Lesley Bradley-Peer, Chair of Transition Penwith writes:
I imagine it’s no surprise to many that wednesday saw the opening of another supermarket in Penzance. But how many people would have realised that it’s supermarket number nine? Yes nine! That's three huge out-of-towners, two large stores at Wherrytown, two 'little' and one large one on Market Jew street, and one medium store in the Wharfside Shopping Centre! I can't help but wonder: 'How many supermarkets can Penzance sustain?’
It’s clear that Penzance needs a supermarket or two. One only has to look at the thousands of people and how many tonnes of goods they purchase every day to understand that local independent traders could not supply all their demands.
Don't get me wrong, I firmly believe in supporting local traders. Independent businesses build social capital, bring communities closer together and give a town its unique identity. For every pound spent with a local business 80p stays in the local economy. For every pound spent at a supermarket only 20p stays. Add that fact to the vast amounts of fossil fuels and finite resources which supermarkets depend on and, in the long term, they just don't make sense. However, things don’t change overnight and right now supermarkets have a role to play in providing the people of Penzance and Penwith with food and goods. But do we really need nine of them to do this?
And, if not, how many supermarkets could go and which ones ought they to be? Which of the nine supermarkets in Penzance do really care for the town as well as their profits? I would like to see if any have a set of ethics which they stand by or a document outlining their corporate social responsibility.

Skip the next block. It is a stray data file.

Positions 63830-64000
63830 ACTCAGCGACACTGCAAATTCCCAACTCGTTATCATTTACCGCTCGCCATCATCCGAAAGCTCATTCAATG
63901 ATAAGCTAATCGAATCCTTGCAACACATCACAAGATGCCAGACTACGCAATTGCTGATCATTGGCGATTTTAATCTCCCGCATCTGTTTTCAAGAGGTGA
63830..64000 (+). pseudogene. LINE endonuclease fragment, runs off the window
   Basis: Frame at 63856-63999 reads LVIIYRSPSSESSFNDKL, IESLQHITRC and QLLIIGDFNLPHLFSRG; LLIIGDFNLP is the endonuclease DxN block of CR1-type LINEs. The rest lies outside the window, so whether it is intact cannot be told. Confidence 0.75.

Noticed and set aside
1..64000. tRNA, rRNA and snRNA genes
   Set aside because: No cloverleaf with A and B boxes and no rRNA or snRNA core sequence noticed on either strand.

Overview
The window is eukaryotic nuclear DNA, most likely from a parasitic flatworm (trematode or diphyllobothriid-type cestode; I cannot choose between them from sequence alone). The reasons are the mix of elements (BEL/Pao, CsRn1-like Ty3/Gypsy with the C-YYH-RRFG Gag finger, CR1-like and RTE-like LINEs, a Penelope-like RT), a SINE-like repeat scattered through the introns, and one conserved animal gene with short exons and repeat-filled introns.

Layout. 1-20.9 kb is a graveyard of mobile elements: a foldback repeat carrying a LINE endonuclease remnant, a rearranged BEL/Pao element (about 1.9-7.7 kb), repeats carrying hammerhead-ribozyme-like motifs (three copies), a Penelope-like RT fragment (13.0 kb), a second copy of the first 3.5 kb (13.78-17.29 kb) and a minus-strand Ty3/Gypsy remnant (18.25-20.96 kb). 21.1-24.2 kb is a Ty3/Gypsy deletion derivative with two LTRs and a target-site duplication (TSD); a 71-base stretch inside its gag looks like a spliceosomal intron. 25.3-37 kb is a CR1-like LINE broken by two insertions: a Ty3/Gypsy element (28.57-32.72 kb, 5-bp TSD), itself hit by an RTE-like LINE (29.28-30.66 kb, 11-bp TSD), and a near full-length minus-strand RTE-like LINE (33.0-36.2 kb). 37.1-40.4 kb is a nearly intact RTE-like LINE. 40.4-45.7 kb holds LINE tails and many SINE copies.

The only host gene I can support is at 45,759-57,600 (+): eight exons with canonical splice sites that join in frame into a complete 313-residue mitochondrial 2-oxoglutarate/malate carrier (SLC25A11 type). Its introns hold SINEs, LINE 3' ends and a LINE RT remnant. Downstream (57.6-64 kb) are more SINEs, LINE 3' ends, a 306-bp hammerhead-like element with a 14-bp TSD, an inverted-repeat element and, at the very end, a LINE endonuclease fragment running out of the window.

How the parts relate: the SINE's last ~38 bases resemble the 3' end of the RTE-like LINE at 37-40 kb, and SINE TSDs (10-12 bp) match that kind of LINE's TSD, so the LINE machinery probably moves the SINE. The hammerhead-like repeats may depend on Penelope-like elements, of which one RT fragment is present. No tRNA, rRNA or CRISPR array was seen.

Personally, my supermarket of choice is The Co-operative. Some people still do not realise that it’s owned by its members (who are also its customers) and proactively supports local community initiatives. Given its size and space it does a good job of providing for our basic needs and more whilst having a 150 year history of ethical trading.
Transition Penwith is interested to know how many supermarkets the people of Penwith believe that Penzance needs. Take a look at this Facebook page: https://www.facebook.com/pages/The-Penzance-Nine/667344426619436
Peninsula Voice was first published in 1982 and for many years provided a platform for views and opinions that did not appeal to the local papers. Peninsula Voices is its successor on the World Wide Web and the people behind it have tried to make it a very flexible site so that it can be developed over time and in response to your thoughts and suggestions. The more feedback you give them, the more they can make it a site that suits everybody.
We're having an informal monthly get-together on the first Thursday of every month at the Dolphin Tavern in Penzance. Our e-mails go out to hundreds of people and we want to create more opportunities for more of those people to meet each other and make connections because ... this is what building a resilient local community is really about.
The Transition Penwith Core Group is elected at the AGM every year and does its best to steer the organisation in the intervening twelve months. But it's not possible for the Core Group to do absolutely everything - we want to facilitate more people taking action on the ground.
Social events like these are a way of exchanging ideas and talking informally about how this could be brought about. So why not come along and chat about your views on the end of the oil age and what you could do to make the transition smoother?